Perfume Directory

Vol de Nuit (1933)
by Guerlain


Vol de Nuit information

Year of Launch1933
AvailabilityIn Production
Average Rating
(based on 373 votes)

People and companies

PerfumerJacques Guerlain
Parent CompanyLVMH Moet Hennessy Louis Vuitton
Parent Company at launchGuerlain

About Vol de Nuit

Named after the novel of the same name by poet and aviator, Antoine de Saint-Exupéry. The perfume is "a tribute to women who like to take risks."

Vol de Nuit fragrance notes

Reviews of Vol de Nuit

Another Guerlain's milestone. A classic landmark opening with a sort of fleshy classically chypre mossy (oakmoss-galbanum) vibe combined with luxuriant hesperides and with a traditional Guerlain's smooth "edible-silky" amber not so far in consistency from the one we are historically used to admire in Shalimar and L'Heure Bleue. An enormously beautiful narcissus laces its languid sophistication with musks, floral powder (iris-rose) and balsams. All sounds infinitely classic, soapy-chypre, restrained and familiar inhaling Vol de Nuit. The following development evolves gradually towards a multifaceted spicy-floral-vanillic soapiness of immense classic french "Grandeur". Another giant which unfortunately does not last on my skin (all this beauty faded after 45 minutes, a real pity).
02nd January, 2015
EdT: A sharp, mossy blast upfront with a slight ammonia-urine tinge—a byproduct of materials such as silver fir and black spruce. It’s a dramatic, melancholic way to start a scent, but the darkness breaks a little as spiced citrus notes begin to assert themselves. A uncomplicated sandalwood undergirds this one, and it’s all seamlessly integrated to a point where I want something about it to snap. Although I’m turned off by it’s perfection (nature—which the scent is clearly attempting to reflect—simply isn't this polished or polite), Vol de Nuit is one of the handful of Guerlain scents that I look at as something I might wear myself rather than simply admire as an artifact or a stepping stone for modern perfumery. I think there are far more evocative foresty scents available than this, but it’s still a solid candidate when exploring the genre.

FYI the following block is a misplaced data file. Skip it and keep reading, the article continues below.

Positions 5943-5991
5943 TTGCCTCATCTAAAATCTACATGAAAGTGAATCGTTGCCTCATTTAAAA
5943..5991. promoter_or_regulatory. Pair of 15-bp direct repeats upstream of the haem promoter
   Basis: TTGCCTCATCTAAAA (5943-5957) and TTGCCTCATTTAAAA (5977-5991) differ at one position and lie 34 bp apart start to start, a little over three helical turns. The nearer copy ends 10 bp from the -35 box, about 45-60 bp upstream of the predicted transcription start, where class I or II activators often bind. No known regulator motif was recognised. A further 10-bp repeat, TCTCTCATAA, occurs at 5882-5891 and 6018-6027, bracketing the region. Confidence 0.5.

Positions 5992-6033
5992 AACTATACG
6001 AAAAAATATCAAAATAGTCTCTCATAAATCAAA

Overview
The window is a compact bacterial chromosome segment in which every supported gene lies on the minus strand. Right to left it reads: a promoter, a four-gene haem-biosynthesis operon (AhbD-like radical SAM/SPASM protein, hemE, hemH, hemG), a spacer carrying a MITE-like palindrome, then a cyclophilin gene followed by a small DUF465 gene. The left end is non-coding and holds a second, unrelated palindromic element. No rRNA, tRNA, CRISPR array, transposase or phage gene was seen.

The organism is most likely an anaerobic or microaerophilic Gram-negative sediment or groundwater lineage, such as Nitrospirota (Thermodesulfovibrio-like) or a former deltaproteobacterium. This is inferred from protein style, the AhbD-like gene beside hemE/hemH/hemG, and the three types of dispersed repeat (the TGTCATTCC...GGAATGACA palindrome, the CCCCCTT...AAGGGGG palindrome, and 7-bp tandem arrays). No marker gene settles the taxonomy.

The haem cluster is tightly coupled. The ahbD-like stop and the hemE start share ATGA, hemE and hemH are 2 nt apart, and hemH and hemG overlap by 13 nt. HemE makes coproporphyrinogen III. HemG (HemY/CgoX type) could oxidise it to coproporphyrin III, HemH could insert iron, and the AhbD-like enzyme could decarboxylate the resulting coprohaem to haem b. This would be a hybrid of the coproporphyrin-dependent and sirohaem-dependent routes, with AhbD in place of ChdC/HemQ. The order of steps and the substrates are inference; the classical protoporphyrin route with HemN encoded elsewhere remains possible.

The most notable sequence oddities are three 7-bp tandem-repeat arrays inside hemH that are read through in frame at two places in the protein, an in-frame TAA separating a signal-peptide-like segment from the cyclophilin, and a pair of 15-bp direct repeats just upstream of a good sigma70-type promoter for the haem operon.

Parfum: A greater emphasis on the bitter galbanum at first that’s then tempered by a noticeably sweet fir balsam. The pissy facets of the EdT have been replaced with something that, while deep and intriguing, feels overly saccharine and out of sync with the scent’s maudlin nature. The citrus and the spices are still there though, and I’d say that the overall experience of the Parfum in relation to the EdT is that the Parfum feels pressurized whereas the EdT allows for subtle dynamics. Furthermore, there’s a rooty and slightly metallic orris peeking through, yet it’s kept subtle so as not to destabilize the sharp galbanum opening. As it dries, the Parfum leans more soapy than the EdT and the array of floral notes (violet, lavender?) surface as more substantial players than in the EdT. The main issue that I have with this version is that it’s loud and therefore lacks any of the subtlety and space that existed in the EdT. While there’s perhaps more to look at here, and it’s rendered more people-pleasing through the use of a sweet fir balsam, it’s all a bit full-on whereas the EdT unfolds in a graceful way.